Stocker steps in to resurrect this train of thought: “Our personal lives definitely informed everything but it’s still happening, it’s a day to day process. It never ends. Until death do I part… with myself? It’s about accepting that and embracing that – I’m going to make the most of this space which I have been blessed to inhabit for the short amount of time I have here. “
Not all change comes directly from within though, and onboarding a ‘new’ producer facilitated a stimulating environment by providing a comforting feel – but it turns out he’s not so new an addition at all. “We’ve known Caleb [Hinz] since high school. He was the kid that always had a laptop making beats, so we knew him as a producer of electronic music first,” Luppen explains. “With every other process, we’ve had some engineer who is ten years older than us so it always felt like there were parents in the room, in a way. With this record, we removed the parents from the room and it was just us.”
While handing a major responsibility over to a friend could externally be seen as a risky move, it was actually the safest choice to secure the grounded energy Hippo Campus were searching for, and Luppen recalls recognizing this while recording the Baby Boys debut LP Threesome alongside Hinz and Stocker. “I feel like he understood us – the high school versions of ourselves – which is a very important dynamic of our band,” he clarifies. “He understood our roots, where we came from and what we were trying to do. At this point in our lives, we try to surround ourselves with people who know us at our core – we wanted to go back to what made Hippo Campus special and Caleb knew that better than anybody.”
It almost feels as though LP3 has served as a belated coming-of-age journey for the actually well artistically travelled outfit, with Hippo Campus once again finding its place where they’re not only happy with their identity, but their output too. Despite the acclaim the last two records received, Luppen in particular struggles to give a stamp of approval on his own past work. “We’ve all moved into this spot where we’re writing real shit and have something to say. Not that we didn’t before, it’s just that it felt like we were still exploring,” he admits. “There’s obviously still a lot of ourselves to explore moving forward, but we’ve entered that age where we’re going to make really impactful shit that we’ll always look back on fondly.”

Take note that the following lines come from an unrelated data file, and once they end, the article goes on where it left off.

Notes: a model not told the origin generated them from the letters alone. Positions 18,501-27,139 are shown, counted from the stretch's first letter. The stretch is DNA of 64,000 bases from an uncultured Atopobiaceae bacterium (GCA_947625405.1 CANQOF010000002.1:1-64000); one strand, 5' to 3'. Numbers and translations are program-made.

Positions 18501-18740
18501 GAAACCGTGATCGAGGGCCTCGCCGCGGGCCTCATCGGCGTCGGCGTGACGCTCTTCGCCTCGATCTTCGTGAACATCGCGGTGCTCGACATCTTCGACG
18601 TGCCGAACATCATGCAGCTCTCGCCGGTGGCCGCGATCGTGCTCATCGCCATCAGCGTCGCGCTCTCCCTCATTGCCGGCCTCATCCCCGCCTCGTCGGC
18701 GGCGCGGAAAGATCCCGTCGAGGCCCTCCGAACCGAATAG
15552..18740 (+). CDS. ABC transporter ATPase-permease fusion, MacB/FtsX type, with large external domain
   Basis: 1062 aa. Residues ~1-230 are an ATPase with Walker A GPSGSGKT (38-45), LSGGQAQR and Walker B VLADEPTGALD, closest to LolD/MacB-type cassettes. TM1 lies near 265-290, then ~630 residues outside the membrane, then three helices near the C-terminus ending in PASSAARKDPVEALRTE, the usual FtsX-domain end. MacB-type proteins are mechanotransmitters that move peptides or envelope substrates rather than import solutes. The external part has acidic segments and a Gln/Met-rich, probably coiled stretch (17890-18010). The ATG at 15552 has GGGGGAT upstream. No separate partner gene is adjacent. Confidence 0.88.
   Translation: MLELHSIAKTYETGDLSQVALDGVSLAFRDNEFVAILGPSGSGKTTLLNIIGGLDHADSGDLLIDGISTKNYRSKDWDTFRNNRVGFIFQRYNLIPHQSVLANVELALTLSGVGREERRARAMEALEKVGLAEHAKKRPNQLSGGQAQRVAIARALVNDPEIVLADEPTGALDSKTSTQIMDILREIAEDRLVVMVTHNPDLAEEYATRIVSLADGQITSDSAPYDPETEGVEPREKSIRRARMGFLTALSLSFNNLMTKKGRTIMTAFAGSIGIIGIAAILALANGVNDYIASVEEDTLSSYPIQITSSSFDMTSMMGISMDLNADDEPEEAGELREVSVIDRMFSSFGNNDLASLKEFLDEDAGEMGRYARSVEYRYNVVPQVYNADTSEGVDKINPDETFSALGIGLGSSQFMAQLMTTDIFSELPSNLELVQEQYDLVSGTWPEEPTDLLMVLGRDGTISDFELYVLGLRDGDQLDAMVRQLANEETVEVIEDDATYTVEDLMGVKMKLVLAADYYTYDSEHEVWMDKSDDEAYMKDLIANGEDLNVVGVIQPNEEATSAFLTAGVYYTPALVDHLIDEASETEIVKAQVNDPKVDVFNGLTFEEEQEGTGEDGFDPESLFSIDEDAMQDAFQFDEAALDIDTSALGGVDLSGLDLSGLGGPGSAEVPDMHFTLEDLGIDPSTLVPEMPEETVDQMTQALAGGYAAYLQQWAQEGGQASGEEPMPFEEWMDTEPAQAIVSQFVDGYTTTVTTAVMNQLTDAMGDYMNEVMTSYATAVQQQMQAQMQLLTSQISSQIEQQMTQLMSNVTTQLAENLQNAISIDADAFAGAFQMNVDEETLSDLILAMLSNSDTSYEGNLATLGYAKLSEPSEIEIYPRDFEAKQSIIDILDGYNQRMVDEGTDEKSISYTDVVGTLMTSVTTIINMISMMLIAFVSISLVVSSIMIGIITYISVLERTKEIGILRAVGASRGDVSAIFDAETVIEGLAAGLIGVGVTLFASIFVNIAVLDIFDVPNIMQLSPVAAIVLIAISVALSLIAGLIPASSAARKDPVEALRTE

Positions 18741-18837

Stocker wholeheartedly agrees that life lessons have turned the page on a new chapter for the Hippo Campus discography: “Whatever comes along in the future, both for the band and myself, the acceptance of whatever comes is one of the biggest things I’ve learnt in a new way over the last two years. Applying that to music and what we do as a band is immensely important, and hopefully that translates and resonates from here on out.”
Overall, despite the vast waves of change each and every aspect of the Hippo Campus ship has sailed through to date, it is the affirmed fundamentals which have prevailed on LP3 and reinforced the band’s desire to move forward. The separation between art and artist was forcefully wedged wider than ever before while this record was forged, and when the identifier of ‘musician in a band’ was stripped away, Hippo Campus were stimulated to ultimately lay bare what they want for themselves; to rediscover their motivation.
“Our greatest asset, and also our greatest weakness, is that our relationship and purpose has really been the same since high school. We started the band to make our friends dance and have a good time,” Luppen reminisces. “We’ve gone through this ‘what is Hippo Campus?’ ethereal thing and, at the root of it all, we just wanted to make music and have fun together because we knew it would click.”
He concludes: “We are still pondering our place, but it always comes back to this one specific place – the old rehearsal room we had, which is on the cover of Landmark. I think Hippo Campus is that room; it’s us when we were 17, insecure as fuck, making songs. That room has moved into each studio we’ve been in, each spot we’ve been and everything that we’ve created together – to me, that’s all that matters at this point.”